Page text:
The City may create a dangerous weapons bylaw.
The move comes at the behest of the RCMP who say that violent incidents in the City increasingly involve the use of machetes and bear spray.
The RCMP has asked specifically for a control on the sale of bear spray and the prohibition on the sale of machetes and bladed weapons not for use in preparing food.
In his latest crime update to council, Staff Sgt. Warren Brown indicated that Williams Lake, while experiencing a decline in most areas, was number one for violent crime amongst B.C. communities policed by the RCMP. Brown later said machetes and bear spray are used in those crimes noting it is “common” for the RCMP to come across these weapons, “weekly if not daily.”
“The availability of them in Williams Lake is easy. What we are trying to do is see what steps we can take, so I recommend to limit the access and possession of those instruments,” Brown said.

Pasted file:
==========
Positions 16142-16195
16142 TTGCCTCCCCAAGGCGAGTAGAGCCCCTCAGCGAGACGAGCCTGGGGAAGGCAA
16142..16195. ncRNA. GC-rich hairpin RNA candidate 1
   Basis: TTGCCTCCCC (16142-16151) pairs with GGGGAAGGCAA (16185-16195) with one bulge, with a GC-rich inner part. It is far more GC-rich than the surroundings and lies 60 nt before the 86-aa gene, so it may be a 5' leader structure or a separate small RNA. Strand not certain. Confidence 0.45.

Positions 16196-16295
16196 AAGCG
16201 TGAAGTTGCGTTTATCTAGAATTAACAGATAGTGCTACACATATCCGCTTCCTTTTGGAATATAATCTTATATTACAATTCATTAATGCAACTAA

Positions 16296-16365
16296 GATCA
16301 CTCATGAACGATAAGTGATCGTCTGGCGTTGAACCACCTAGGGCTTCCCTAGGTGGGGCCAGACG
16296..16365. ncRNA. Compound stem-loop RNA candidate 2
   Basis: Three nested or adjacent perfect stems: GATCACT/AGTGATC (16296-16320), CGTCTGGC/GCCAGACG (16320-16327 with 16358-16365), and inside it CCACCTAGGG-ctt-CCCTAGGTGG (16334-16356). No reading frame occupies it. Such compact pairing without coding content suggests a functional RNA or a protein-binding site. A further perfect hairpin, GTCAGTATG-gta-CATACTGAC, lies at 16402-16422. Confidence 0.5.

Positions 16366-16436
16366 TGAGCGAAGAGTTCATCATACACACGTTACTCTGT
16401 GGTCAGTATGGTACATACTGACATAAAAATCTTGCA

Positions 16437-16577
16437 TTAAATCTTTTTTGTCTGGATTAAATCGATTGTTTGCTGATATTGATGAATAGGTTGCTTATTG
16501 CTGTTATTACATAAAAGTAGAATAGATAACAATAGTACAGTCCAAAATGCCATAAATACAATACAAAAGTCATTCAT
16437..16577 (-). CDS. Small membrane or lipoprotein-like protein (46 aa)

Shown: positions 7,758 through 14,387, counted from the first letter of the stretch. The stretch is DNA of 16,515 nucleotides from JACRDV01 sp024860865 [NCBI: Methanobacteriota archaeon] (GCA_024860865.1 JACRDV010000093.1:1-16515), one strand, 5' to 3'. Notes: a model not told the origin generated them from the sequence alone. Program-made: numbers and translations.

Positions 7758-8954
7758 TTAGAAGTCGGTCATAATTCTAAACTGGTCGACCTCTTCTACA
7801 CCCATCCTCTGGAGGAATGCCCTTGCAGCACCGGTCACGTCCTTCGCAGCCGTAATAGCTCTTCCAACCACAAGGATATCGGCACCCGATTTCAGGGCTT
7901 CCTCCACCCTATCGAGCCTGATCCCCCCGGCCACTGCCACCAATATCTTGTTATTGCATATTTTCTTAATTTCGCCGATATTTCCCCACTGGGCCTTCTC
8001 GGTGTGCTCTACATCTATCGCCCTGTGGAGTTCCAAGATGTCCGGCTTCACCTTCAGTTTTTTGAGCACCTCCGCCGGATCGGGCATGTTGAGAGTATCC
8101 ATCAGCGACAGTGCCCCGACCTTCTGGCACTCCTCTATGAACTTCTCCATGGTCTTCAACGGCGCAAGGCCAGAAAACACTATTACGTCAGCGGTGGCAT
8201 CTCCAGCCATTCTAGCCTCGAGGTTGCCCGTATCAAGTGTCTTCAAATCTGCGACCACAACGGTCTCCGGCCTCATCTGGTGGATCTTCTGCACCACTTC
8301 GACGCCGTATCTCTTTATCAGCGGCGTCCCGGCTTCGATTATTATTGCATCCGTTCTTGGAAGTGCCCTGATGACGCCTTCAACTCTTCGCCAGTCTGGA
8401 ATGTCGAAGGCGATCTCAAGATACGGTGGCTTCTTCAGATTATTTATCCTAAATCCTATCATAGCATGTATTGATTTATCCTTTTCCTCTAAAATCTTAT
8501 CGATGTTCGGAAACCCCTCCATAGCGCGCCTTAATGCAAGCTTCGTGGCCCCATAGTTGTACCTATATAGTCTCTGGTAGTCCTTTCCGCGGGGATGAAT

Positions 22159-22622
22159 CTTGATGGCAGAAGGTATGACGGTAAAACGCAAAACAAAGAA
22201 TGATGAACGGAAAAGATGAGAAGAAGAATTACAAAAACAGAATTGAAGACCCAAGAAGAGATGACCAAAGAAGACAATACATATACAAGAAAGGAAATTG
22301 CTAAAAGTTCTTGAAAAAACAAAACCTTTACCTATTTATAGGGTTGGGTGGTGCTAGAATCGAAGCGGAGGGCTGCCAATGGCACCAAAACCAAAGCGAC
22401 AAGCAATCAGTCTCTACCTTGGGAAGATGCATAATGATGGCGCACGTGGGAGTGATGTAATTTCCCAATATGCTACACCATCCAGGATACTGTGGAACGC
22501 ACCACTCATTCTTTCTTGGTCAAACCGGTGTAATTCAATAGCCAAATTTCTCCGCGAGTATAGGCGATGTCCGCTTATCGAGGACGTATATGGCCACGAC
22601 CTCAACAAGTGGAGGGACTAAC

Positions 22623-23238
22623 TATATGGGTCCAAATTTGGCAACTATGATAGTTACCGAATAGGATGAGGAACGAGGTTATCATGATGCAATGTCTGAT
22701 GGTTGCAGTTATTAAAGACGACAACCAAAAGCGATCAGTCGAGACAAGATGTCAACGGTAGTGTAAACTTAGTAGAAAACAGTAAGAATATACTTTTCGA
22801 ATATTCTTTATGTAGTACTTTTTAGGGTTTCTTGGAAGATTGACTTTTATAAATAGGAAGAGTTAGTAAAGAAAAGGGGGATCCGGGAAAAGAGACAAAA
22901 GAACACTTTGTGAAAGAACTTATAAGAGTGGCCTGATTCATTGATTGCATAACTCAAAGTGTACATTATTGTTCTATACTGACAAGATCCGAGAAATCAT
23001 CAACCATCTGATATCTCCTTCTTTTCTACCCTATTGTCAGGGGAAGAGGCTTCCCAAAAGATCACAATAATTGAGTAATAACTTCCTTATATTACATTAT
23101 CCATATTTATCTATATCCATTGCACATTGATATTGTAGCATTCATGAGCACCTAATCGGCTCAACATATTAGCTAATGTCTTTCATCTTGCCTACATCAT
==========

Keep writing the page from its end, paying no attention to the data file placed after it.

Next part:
Brown defined a “bladed weapon” as martial arts-type weapons or longer swords.
While the mayor and all councillors supported the move to create such a bylaw, Coun. Sue Zacharias pointed out that it wasn’t intended to target individuals who carry such knives for ceremonial or religious purposes or the public who use tools such as Swiss Army knives or Leathermans.
“This is strictly targeted at weapons of great destruction and harm in the hands of people using them for violent crime,” she said.
Coun. Geoff Bourdon supported the bylaw’s creation but wondered how it would be enforced.
The City’s chief administrative officer suggested it would be complaint driven where individuals would most likely be subject to a fine.
It was further recommended by staff that the City send letters to retailers who currently sell these items requesting their co-operation in using discretion with the weapons’ availability.
“This bylaw would be a tool to assist the RCMP with violent crime and be one more step to take back the city,” said Mayor Cook.
City staff will now investigate other municipalities and consult with the RCMP and the City’s legal counsel in the preparation of a draft bylaw.
Possessing bear spray for any other purpose than to use as protection against wildlife is currently prohibited in B.C.